Larry (Jason Schwartzman) is content with his dog Arrow and booze, barely tolerating anything or anyone else. His marginally successful relationships include his grandmother, who keeps him ...
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Owing to a genetic mix-up involving stem cell research, the recently founded company Infinity Baby is able to offer a service for aspiring parents who never want to leave the baby bubble - infants that do not age.
Anger rages in Philip as he awaits the publication of his second novel. He feels pushed out of his adopted home city by the constant crowds and noise, a deteriorating relationship with his ... See full summary »
Alex Ross Perry
Larry (Jason Schwartzman) is content with his dog Arrow and booze, barely tolerating anything or anyone else. His marginally successful relationships include his grandmother, who keeps him afloat financially, and his best friend Norwood, who provides him with pharmaceuticals. But a chance encounter at a Jiffy Lube gives Larry a beguiling new boss and the impetus to head in another direction for a while. This movie showcases all that may be needed to help a person get unstuck in life: love (or an unrequited crush), friendship (or someone your family likes better than you) and family (or in this case a grandmother who will support you whenever you get fired from a job).
Bye Bye Love
Written by Ric Ocasek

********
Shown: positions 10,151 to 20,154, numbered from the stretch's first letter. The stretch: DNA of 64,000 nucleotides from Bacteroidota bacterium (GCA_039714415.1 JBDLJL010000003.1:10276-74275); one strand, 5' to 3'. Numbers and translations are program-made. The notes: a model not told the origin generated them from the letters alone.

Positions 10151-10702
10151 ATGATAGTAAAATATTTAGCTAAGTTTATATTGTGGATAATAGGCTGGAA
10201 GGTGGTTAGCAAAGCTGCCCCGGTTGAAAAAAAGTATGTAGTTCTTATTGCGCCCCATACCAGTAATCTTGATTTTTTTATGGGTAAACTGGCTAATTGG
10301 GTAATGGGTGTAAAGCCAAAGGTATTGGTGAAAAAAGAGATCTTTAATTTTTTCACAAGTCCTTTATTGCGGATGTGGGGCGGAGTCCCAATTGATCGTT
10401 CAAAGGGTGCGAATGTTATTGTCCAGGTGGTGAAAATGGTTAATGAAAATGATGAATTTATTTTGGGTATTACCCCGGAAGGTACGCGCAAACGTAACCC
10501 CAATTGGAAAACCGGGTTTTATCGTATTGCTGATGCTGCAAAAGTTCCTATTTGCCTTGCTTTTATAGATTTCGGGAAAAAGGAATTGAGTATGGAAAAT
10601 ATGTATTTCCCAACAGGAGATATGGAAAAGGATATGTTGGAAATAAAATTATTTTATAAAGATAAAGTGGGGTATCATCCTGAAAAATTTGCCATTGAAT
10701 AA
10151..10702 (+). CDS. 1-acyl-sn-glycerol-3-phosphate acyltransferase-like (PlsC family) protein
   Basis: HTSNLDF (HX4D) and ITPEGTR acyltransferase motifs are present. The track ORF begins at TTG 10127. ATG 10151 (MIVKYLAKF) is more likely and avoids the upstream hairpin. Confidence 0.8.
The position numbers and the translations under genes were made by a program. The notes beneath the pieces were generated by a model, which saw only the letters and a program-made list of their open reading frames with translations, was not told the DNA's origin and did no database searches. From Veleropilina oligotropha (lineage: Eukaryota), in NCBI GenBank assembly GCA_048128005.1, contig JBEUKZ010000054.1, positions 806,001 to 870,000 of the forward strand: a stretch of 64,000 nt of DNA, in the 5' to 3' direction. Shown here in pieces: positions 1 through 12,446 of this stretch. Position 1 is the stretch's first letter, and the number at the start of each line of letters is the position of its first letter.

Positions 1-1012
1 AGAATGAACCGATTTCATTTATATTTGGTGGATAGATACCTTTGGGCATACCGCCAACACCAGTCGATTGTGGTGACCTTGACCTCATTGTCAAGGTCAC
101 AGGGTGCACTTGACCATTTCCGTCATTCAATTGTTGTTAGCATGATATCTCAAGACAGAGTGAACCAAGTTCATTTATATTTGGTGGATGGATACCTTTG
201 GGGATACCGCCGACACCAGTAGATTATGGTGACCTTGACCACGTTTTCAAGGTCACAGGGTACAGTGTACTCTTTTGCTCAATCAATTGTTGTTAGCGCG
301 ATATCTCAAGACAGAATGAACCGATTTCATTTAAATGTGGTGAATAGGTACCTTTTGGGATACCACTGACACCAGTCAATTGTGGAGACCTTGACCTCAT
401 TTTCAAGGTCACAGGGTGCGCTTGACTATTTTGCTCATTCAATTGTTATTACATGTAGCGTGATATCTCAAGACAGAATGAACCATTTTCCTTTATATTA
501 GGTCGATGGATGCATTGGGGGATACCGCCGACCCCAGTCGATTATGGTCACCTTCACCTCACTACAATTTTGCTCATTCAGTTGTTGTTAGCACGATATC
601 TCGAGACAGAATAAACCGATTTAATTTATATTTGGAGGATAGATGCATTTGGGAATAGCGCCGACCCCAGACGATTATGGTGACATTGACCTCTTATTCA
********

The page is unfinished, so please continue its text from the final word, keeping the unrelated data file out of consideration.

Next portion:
Performed by The Cars
Published by Universal Music Publishing Group
Courtesy of Elektra Entertainment Group
By arrangement with Warner Music Group Film & TV Licensing See more »
Jason Schwartzman is Larry, a pill-popping alcoholic who lacks any ambition whatsoever. When Larry isn't getting fired or looking for a new job he can make a joke of, he spends his time visiting his grandmother in a nursing home and talking to his dog.
Schwartzman seems to be the go-to actor for insightful, comical and somewhat dark character studies. Though he is quite charming in this quirky role, 7 Chinese Brothers isn't really insightful at all. There are a few funny moments here and there but when the film takes a more serious, dramatic turn towards the end, the most unpredictable thing is how inconsequential everything turns out to be.
It's a sad story about a likable loser, like many of the characters Schwartzman plays. When it's revealed why this character is the way he is, it makes sense but it's hard to feel anything for him due to his unwillingness to admit his true feelings and embrace the opportunities given to him.
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